Prosecutors: Mishandling of Political Funds ‘Intentional and Harmful’; No Evidence for Involvement of Faction Execs

The Yomiuri Shimbun
Nikai faction leader Toshihiro Nikai, center, announces the dissolution of his faction at the faction’s office in Tokyo on Friday.

Tokyo prosecutors have filed indictments against a total of eight people for violating the Political Funds Control Law in light of a scandal in which a total of nearly ¥1 billion in revenue from political fundraising parties held by factions of the ruling Liberal Democratic Party was improperly handled. Some of the eight received summary indictments and others were indicted without arrest.

“We concluded that their acts had all been intentional and harmful,” a senior prosecutor said.

The people who have been indicted are the three former and incumbent accounting managers of the Abe, Nikai and Kishida factions and five people who were lawmakers of these factions and their secretaries.

As the total amount not reported by the Abe and Nikai factions reached hundreds of million yen, the special investigation squad of the Tokyo District Public Prosecutors Office decided to demand prison sentences at trial for the two accounting managers of these factions, according to informed sources. Four of the eight indicted people — the former accounting manager of the Kishida faction whose unreported amount totaled ¥30 million to ¥50 million, House of Representatives member Yaichi Tanigawa, 82, his secretary and the secretary of Toshihiro Nikai, 84, the leader of the Nikai faction and former LDP Secretary General — received summary indictments as the prosecutors believe that they deserve fines.

However, House of Councillors member Yasutada Ono, 64, denies the allegation that he conspired with his secretary in the nonreporting of money. For that reason, the prosecutors reportedly chose to indict him without arrest, as summary indictment is made on the assumption that the defendant would admit to the charges.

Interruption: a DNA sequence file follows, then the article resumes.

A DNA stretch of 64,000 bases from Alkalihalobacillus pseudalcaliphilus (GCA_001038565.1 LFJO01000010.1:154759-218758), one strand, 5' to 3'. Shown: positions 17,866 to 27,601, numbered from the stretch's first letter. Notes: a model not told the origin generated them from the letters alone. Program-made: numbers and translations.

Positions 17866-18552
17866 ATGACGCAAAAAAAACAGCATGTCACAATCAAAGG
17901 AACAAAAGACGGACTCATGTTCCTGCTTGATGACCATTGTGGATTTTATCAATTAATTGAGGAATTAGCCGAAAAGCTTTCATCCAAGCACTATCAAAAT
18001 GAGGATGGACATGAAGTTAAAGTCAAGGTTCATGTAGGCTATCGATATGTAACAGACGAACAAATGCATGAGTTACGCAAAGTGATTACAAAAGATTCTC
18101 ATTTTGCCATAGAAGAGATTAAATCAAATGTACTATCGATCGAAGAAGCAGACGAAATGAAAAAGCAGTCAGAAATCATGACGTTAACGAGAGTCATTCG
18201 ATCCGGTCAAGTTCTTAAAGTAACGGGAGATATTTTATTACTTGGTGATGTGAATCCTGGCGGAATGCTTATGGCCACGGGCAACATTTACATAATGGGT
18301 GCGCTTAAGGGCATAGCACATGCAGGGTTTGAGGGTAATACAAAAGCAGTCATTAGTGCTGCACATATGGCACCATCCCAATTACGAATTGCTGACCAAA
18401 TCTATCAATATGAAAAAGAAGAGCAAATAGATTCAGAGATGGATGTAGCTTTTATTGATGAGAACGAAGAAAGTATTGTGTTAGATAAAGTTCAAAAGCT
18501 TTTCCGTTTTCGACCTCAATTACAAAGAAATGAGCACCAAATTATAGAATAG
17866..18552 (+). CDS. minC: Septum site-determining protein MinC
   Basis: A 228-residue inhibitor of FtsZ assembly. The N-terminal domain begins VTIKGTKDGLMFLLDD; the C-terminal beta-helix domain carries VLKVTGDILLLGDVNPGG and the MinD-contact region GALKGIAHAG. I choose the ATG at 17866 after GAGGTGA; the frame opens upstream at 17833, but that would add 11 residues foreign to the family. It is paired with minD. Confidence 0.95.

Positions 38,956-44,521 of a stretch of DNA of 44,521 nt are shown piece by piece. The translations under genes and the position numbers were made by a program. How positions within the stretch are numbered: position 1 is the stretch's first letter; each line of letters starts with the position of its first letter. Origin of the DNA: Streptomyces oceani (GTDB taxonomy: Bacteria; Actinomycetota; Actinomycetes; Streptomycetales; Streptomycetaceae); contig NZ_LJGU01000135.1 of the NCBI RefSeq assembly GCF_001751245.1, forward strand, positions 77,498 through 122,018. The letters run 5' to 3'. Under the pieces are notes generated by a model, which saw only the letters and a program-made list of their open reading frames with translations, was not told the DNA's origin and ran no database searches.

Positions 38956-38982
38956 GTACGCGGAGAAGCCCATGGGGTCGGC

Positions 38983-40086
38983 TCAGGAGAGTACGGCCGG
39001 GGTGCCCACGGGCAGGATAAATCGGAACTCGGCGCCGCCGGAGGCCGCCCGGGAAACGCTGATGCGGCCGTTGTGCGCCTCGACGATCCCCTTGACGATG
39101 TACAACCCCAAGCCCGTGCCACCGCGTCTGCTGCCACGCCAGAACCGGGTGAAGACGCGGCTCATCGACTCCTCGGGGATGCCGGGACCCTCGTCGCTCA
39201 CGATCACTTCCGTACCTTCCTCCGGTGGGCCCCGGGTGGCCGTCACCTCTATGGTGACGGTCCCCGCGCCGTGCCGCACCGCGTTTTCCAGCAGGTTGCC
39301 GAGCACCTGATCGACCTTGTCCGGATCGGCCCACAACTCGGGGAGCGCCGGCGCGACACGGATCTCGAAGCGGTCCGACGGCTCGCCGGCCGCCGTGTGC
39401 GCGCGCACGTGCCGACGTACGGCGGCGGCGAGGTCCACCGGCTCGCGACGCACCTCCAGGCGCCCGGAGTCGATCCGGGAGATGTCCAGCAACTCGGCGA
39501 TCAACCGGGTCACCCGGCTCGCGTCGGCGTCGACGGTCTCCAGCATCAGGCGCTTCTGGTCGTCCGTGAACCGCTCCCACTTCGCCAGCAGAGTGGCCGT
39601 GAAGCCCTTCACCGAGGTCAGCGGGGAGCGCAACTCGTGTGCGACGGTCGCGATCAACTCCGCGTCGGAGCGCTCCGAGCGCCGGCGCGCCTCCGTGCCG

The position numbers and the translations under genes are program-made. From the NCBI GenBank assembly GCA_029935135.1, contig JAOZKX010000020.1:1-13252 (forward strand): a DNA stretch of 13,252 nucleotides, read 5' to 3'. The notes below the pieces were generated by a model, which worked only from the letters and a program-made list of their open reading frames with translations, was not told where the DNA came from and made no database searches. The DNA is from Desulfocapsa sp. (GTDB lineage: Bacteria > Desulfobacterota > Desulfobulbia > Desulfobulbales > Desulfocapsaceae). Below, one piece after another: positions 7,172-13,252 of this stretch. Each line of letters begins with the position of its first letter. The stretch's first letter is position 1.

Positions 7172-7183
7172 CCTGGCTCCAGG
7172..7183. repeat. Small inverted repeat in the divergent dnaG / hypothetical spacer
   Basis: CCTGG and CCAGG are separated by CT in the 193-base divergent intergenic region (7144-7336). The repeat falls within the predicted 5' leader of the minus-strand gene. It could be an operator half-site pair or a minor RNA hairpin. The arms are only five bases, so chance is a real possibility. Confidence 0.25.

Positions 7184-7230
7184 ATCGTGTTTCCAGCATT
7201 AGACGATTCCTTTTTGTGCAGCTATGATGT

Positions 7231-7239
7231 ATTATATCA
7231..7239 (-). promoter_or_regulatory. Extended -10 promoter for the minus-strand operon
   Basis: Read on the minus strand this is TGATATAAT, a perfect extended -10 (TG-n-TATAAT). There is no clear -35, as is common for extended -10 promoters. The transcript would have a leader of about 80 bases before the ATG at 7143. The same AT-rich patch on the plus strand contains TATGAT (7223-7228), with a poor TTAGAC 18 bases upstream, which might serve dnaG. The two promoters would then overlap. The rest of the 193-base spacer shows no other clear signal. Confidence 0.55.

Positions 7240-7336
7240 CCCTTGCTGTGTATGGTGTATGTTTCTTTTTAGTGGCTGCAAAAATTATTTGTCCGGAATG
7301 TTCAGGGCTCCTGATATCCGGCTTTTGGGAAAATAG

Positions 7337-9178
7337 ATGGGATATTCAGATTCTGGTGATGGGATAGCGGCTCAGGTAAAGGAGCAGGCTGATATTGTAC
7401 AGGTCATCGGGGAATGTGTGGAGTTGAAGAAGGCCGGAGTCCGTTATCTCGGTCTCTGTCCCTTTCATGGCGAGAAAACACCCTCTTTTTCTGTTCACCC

The prosecutors are expected to decide how to deal with lower house member Yoshitaka Ikeda, 57, and his secretary — who were arrested on Jan. 7 due to concerns over the destruction of evidence — by Jan. 26, when the period of their detention in custody ends. The amount not reported by them totals about ¥48 million. If they admit to the charges, they might receive summary indictments.

On the other hand, the prosecutors did not build a case against the executives of the three factions. The special investigation squad concluded that all the executives had not been involved in the preparation of political funds reports and that these crimes had been committed by members engaged in clerical work.

Regarding the Abe faction, it was learned that executives of the faction had discussed whether to continue the practice of kickbacks after former Prime Minister Shinzo Abe, who had led the faction, was fatally shot in July 2022. The special investigation squad repeatedly interviewed them to confirm their involvement not only in the payment of kickbacks but also in the nonreporting of the money. The executives all explained that while they had known about the kickback practice, they had not been aware of the unreported funds. The indicted accounting manager of the Abe faction also denied being consulted or receiving any instruction from the executives regarding the nonreporting. The prosecutors did not find any other objective evidence and, for this reason, did not recognize that any collusion had taken place.